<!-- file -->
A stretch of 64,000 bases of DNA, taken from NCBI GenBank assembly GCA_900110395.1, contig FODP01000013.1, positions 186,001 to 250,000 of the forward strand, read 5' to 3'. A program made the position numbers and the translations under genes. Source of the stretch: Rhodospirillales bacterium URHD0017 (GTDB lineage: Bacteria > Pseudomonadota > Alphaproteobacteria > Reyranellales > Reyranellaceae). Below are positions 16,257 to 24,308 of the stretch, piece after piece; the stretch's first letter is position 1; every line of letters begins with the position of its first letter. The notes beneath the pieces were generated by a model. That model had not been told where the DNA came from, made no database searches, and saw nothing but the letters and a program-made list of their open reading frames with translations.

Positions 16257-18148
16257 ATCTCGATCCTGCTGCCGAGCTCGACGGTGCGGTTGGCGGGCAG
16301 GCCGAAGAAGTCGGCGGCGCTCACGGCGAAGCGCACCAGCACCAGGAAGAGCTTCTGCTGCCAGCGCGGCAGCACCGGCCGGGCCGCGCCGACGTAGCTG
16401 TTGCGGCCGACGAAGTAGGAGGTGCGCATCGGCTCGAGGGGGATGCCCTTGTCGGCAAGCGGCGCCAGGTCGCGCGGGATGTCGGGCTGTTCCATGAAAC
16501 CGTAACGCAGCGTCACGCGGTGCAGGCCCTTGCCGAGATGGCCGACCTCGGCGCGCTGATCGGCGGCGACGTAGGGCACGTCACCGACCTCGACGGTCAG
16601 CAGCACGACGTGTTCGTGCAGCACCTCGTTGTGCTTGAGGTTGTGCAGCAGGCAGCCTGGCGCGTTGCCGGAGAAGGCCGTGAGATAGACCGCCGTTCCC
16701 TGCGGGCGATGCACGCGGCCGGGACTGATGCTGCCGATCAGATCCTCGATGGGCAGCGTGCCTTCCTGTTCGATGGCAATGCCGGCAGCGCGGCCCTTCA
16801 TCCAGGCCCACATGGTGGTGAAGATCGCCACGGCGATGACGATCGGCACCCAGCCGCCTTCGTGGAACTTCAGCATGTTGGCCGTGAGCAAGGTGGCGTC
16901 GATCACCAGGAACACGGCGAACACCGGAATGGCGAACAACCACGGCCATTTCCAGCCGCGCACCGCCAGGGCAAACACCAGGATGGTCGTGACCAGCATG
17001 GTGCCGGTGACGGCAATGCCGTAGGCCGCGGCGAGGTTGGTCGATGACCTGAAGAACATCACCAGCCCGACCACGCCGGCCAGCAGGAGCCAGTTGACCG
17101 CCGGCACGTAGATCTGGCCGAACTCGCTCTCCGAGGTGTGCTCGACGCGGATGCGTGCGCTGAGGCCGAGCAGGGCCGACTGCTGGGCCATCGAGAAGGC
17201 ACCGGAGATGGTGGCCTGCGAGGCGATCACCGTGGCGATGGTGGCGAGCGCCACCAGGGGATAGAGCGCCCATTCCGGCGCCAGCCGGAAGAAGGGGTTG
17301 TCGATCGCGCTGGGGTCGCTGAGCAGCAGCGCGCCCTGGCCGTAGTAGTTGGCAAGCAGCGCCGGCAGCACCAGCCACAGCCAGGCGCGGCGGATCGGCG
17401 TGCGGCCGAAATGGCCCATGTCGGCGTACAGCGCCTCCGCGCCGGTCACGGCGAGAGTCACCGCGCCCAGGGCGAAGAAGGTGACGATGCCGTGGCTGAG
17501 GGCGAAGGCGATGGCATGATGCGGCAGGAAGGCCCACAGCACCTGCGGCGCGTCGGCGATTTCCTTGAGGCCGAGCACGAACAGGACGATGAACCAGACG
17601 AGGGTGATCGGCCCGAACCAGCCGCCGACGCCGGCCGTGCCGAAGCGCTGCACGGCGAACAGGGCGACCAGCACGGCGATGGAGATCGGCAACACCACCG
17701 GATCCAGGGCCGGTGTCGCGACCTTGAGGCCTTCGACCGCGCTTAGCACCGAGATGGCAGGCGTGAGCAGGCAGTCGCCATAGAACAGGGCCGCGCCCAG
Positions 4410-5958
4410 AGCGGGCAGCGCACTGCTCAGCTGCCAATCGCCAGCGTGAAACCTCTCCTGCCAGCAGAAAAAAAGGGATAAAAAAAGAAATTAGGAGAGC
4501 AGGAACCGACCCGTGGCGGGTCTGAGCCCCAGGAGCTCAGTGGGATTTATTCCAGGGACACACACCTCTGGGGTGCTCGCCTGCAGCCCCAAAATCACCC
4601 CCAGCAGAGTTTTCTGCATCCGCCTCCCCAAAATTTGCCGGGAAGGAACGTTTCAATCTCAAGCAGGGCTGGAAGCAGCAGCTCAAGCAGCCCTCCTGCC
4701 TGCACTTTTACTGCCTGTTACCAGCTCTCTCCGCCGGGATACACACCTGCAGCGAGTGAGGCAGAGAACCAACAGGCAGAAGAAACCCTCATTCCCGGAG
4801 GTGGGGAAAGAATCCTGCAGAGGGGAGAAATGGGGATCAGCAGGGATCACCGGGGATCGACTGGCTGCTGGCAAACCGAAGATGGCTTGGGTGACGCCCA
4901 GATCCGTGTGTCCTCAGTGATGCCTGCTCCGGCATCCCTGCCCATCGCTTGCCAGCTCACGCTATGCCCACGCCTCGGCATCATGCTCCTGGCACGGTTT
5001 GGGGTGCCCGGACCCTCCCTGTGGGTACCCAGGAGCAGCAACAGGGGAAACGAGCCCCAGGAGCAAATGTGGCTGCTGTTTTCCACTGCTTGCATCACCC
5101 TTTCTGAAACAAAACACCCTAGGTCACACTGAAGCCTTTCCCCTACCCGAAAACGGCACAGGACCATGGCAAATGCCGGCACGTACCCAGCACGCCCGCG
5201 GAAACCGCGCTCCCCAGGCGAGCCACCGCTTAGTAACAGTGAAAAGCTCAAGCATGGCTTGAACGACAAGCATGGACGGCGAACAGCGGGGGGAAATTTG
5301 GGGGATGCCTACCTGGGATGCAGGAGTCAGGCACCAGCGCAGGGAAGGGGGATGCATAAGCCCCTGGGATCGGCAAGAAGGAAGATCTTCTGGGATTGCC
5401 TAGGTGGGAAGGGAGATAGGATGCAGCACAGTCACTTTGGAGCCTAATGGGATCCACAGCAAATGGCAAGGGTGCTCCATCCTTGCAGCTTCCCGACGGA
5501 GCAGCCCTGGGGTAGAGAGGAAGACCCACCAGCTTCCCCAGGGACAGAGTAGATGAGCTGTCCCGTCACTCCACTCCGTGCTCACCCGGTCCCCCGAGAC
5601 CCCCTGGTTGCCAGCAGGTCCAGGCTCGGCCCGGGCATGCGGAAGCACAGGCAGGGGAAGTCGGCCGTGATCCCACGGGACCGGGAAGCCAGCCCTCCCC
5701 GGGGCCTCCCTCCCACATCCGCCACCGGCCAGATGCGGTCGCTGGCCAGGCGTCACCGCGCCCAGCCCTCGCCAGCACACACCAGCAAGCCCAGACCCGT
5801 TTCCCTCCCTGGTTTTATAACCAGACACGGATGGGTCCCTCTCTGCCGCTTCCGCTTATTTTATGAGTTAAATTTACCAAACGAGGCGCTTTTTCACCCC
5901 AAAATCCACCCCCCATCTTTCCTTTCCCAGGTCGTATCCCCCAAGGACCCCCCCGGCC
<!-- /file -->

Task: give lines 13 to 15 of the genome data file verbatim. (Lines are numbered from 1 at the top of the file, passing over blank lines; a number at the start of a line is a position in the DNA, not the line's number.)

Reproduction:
17201 ACCGGAGATGGTGGCCTGCGAGGCGATCACCGTGGCGATGGTGGCGAGCGCCACCAGGGGATAGAGCGCCCATTCCGGCGCCAGCCGGAAGAAGGGGTTG
17301 TCGATCGCGCTGGGGTCGCTGAGCAGCAGCGCGCCCTGGCCGTAGTAGTTGGCAAGCAGCGCCGGCAGCACCAGCCACAGCCAGGCGCGGCGGATCGGCG
17401 TGCGGCCGAAATGGCCCATGTCGGCGTACAGCGCCTCCGCGCCGGTCACGGCGAGAGTCACCGCGCCCAGGGCGAAGAAGGTGACGATGCCGTGGCTGAG